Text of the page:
Thai rabbits are hardy and strong
In the 10 years I have lived in Thailand, I have owned seven rabbits — all of which have been “Thai rabbits” instead of the many imported rabbits in Thailand that a lot of Thai people seem to prefer to buy nowadays.
In fact, every time I’ve been looking for a new rabbit, I’ve always chosen to get a new Thai rabbit as, in my experience, they seem to be hardier than imported rabbits and, in many cases, have less health issues and live a lot longer.
So, when one of my old rabbits died a couple of months ago at the age of seven, I went right out and bought yet another Thai rabbit, as I figured a Thai rabbit would have a much better chance of living a long and healthy life.
Particularly when having to deal with Thailand’s hot climate (although all my rabbits do live indoors in air-conditioned rooms).
Meet Minnie Mop – the Thai baby bunny
My new Thai rabbit’s name is Minnie Mop, and she is a lovely white rabbit with black zebra-like markings, big pointed ears and a crazy personality. She’s always in trouble, never does what she’s told and has more energy than any other rabbit I’ve ever owned.
In fact, now she is just four and a half months old, it’s hard to believe I haven’t had her for a much longer time, as she’s already such a big part of my life. Just watching her run around being silly and having fun really makes my day.
Where to buy a Thai rabbit
If you would like to buy a Thai rabbit and you are in Bangkok, I always get mine at one of the breeders at Chatuchak market that sells them.
I would only recommend buying a baby rabbit at Chatuchak, however, as both times I have bought older rabbits they have had major health issues and haven’t lived long. My guess is that is because some of the breeders (not all!) don’t take particularly good care of them, so the longer the rabbits are in their care the more health problems they have.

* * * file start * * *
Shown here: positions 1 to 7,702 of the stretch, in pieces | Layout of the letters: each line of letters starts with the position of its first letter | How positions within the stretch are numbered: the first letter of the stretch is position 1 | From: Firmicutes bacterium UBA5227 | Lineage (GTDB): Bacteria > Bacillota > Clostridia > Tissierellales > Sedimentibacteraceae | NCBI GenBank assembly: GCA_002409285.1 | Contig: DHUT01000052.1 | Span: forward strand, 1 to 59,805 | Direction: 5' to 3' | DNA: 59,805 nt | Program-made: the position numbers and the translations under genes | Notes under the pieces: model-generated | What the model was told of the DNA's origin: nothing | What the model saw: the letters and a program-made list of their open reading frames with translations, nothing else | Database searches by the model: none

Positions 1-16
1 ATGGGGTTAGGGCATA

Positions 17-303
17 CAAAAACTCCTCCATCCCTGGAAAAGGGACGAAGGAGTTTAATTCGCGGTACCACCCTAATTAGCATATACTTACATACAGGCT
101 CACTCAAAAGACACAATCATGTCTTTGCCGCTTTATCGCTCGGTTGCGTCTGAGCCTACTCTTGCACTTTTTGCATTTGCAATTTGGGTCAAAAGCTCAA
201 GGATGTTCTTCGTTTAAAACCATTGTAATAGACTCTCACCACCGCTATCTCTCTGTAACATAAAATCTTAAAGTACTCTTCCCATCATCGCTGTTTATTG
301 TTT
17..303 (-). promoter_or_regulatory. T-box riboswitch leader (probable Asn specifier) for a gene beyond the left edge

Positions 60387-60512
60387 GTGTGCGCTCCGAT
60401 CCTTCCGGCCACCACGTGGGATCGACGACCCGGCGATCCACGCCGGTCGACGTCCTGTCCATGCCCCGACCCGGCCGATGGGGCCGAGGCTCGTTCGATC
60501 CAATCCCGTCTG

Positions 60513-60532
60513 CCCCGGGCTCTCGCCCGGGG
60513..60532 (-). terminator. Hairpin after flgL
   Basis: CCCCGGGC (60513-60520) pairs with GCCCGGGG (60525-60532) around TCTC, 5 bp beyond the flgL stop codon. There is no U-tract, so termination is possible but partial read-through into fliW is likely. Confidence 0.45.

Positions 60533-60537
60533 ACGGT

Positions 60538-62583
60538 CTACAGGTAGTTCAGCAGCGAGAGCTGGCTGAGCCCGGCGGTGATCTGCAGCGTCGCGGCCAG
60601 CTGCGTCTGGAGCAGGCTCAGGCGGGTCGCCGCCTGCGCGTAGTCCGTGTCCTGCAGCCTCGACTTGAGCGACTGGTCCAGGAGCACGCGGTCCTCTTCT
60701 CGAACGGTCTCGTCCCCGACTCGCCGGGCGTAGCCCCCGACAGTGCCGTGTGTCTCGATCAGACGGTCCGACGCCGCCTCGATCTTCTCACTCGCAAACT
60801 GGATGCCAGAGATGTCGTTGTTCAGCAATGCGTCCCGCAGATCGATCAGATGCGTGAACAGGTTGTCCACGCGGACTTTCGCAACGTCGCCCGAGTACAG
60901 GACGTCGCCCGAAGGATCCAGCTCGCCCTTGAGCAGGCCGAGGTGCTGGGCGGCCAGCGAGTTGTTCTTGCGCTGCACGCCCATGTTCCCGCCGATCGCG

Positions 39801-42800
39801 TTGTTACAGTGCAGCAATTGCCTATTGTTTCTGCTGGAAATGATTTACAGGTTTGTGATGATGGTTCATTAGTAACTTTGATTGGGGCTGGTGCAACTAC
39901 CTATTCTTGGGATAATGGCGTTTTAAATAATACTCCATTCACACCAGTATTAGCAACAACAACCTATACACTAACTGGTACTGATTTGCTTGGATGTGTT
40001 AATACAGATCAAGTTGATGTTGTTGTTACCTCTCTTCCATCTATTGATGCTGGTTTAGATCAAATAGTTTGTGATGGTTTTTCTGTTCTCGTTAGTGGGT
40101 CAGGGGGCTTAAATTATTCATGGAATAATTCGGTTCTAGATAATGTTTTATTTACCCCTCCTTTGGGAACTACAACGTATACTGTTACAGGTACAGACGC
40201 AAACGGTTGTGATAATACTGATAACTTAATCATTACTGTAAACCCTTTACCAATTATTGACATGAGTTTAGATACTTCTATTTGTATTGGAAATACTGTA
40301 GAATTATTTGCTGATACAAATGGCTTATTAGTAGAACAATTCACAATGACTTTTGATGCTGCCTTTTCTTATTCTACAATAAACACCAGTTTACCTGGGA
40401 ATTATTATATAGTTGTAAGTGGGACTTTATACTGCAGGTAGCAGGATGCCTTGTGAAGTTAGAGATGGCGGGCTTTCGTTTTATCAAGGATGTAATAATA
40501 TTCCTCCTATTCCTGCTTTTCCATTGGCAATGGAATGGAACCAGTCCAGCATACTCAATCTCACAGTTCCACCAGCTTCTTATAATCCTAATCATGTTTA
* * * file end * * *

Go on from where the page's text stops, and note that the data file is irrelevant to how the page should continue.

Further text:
If the rabbits are just a couple of months old when you get them, however, they are generally very healthy and strong enough that they are easy to keep healthy from then on, as long as they are properly fed and taken care of.
If you would prefer to adopt a rabbit rather than shop (and you really should if you can!), the other option is to check on Facebook as there are several groups dedicated to rabbits in Thailand. Here you will often find listings of people who are giving away the rabbits they own, as they can no longer take care of them.
How much are Thai rabbits?
As for price, my little Minnie Mop was only 150 baht ($4.80) — an incredibly inexpensive price for a pet that brings this much joy. If you buy an imported rabbit in Thailand, or a rabbit bred in Thailand from an imported breed, however, you can expect to pay between 6,000 baht and 20,000 baht ($190 and $635) depending on the breed and the size.
Just be aware, no matter if you decide to buy a Thai rabbit or one that’s imported into Thailand, thousands of rabbits are dumped in Thailand every year by owners who buy them and soon get bored.
Owning a rabbit is a lot of work. They need to be fed several times a day with vegetables and pellets, they must always have clean water, and must live in a cage or pen that is cleaned daily as well. If not, they will get sick and die.
You must also have time to play with them and money enough to buy them toys, as well as the finances necessary to take them to a vet if they become ill.
Owning a pet rabbit in Thailand or anywhere else is a lot of work and can be expensive, so if you don’t have the commitment or the money please don’t get a rabbit, as it is extremely unfair to the animal and bordering on cruel.
For an interesting story about rabbit breeders in Thailand, don’t miss this Bangkok Post article – it will even teach you some useful animal-related English vocabulary if you’re one of the millions of Thais currently studying English.